Front-drive RDXs will be more rare than those with all-wheel drive; Acura’s torque-splitting system can ship 70 percent of its power to the back wheels, then split it again across the rear axle to liven up handling in a wagon that sports 8.2 inches of ground clearance and a relatively wide track. Handling is crisp and forgiving, steering is sharp, and the RDX rides firmly but comfortably, especially on models with adaptive damping.
The 2022 RDX rings in with EPA ratings of 22 mpg city, 28 highway, 24 combined for front-drive models. Those in A-Spec trim have slightly lower highway economy; with all-wheel drive, the crossover’s ratings dip to 21/27/23 mpg, with a similar slight drop for the A-Spec with it’s bigger wheels.
Crash-test scores have been good, and the RDX has lots of safety technology. We wish the surround-view camera system was more widely available, and that blind-spot monitors were standard. The NHTSA says its five-star overall rating includes four-star ratings in all front-impact tests. The IIHS dubs it a Top Safety Pick+ across the board, with no marks against it. Blind-spot monitors cost extra on the base model, but we’d take them. Only the costly Advance edition gets a surround-view camera system, but all RDXs have automatic emergency braking.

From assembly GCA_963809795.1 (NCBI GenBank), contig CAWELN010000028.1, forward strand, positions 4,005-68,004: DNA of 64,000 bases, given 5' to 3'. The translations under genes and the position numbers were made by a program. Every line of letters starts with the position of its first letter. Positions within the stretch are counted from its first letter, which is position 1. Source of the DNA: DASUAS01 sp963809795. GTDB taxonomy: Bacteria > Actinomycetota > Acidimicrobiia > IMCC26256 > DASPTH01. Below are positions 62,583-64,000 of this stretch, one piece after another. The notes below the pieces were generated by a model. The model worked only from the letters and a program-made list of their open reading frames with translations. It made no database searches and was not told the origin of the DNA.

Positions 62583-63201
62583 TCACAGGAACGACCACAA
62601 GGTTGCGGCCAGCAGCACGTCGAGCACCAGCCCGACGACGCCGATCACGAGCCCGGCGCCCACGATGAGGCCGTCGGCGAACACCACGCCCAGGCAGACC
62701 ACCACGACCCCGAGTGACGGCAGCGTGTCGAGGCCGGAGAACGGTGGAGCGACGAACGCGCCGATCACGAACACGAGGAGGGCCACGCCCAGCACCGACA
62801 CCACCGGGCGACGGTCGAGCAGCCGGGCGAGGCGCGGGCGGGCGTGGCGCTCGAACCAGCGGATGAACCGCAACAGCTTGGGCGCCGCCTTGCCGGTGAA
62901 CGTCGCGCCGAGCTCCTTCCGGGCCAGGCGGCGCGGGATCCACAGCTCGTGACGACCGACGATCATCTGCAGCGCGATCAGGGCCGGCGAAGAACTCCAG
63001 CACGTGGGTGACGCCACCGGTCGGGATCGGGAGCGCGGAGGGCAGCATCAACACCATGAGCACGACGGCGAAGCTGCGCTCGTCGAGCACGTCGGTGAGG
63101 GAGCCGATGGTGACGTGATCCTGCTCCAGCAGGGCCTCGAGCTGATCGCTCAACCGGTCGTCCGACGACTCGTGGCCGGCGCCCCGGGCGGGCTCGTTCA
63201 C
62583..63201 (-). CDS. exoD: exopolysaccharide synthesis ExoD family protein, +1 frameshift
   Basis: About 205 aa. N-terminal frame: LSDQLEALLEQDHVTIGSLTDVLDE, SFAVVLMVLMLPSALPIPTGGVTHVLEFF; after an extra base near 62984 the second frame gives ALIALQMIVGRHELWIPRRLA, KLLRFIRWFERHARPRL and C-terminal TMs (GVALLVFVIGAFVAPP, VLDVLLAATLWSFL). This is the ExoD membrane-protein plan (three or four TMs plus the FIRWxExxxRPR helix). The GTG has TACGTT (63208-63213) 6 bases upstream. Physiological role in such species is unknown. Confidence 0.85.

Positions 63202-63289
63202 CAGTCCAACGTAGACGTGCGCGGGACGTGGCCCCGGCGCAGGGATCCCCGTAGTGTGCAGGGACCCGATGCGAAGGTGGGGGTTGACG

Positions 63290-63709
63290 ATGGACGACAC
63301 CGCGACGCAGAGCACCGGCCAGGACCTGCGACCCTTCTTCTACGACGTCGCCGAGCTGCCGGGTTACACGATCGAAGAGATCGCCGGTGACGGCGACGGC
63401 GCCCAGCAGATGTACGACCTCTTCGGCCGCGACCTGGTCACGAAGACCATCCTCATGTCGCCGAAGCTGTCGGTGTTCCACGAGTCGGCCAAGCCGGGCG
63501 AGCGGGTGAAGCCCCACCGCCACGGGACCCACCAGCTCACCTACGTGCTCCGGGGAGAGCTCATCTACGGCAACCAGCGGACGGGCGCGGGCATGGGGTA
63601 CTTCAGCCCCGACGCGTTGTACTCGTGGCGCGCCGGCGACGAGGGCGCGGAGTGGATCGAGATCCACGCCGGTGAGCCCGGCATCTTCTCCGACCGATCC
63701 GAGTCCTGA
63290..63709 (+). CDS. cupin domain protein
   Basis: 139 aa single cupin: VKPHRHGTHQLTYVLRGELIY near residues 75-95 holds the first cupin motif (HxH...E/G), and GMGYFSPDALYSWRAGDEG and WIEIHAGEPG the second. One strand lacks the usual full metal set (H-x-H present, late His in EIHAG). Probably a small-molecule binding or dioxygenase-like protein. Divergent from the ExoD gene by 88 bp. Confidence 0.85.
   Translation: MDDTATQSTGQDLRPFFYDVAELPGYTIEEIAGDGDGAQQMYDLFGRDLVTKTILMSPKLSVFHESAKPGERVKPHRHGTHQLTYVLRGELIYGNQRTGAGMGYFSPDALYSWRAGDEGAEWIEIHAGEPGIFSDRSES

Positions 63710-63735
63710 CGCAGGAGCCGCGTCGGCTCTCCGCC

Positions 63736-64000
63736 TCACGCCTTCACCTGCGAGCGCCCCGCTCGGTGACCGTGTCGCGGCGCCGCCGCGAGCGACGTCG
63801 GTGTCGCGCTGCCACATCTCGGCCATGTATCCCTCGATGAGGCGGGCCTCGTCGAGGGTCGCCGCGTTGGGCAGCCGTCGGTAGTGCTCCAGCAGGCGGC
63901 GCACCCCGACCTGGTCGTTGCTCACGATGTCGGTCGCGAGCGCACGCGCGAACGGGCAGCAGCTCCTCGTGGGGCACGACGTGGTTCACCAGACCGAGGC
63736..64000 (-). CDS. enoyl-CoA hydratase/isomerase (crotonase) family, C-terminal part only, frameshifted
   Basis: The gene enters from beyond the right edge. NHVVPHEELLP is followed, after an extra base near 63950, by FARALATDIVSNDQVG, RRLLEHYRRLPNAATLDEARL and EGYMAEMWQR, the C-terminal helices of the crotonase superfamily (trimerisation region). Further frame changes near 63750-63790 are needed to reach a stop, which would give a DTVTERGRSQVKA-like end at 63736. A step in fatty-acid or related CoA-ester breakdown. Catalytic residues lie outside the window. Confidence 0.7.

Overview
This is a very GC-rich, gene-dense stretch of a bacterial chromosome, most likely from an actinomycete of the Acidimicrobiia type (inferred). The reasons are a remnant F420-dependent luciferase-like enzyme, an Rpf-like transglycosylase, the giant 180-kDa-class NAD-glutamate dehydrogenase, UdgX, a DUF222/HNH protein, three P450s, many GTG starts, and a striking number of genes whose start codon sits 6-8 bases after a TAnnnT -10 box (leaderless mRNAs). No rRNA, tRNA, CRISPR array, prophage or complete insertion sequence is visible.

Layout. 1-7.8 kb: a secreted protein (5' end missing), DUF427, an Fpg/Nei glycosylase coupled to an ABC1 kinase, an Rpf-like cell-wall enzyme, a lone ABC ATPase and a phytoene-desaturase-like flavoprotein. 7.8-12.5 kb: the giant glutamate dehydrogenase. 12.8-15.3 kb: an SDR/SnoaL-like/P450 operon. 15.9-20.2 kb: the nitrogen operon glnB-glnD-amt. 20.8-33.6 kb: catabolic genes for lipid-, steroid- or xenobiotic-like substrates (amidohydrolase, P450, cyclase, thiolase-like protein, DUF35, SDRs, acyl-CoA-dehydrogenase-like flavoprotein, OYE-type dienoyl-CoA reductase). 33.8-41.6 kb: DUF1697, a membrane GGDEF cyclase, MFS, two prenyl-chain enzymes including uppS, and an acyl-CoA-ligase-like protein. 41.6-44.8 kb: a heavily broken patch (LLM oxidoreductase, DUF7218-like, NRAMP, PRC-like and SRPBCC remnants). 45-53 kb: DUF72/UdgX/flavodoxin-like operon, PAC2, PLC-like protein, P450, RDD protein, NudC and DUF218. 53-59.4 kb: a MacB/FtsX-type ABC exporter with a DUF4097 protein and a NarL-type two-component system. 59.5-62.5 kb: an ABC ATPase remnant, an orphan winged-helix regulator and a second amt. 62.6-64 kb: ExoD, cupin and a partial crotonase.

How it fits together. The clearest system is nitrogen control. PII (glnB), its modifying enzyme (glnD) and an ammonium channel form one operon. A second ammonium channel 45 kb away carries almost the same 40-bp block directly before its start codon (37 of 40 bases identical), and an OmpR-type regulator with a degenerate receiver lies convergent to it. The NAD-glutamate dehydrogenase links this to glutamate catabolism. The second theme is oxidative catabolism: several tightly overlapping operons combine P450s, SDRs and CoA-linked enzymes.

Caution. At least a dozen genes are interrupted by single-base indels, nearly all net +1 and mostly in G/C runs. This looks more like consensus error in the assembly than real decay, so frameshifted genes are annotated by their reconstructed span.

The RDX interior comes in muted shades of gray and beige, but buffs it with wood or aluminum trim and synthetic or real leather. A 10.2-inch display studs the dash, but it’s not a touchscreen, and that’s a key reason the RDX’s console bristles with buttons and switches, from the saddle-backed transmission controller to the touchpad that governs said display. Most versions tend toward opulence, but A-Spec RDXs get black upholstery and red accents.
Acura carves out room for five people from the RDX. It rides on a 108.3-inch wheelbase, so there’s room for all, plus a generous amount of cargo. Still, the front passengers get the best of things, with synthetic or real leather covering power-adjustable seats, and heating and cooling on higher-spec cars. Head and leg room are fine, but the bolsters could be bolder—which they are on the Advance edition.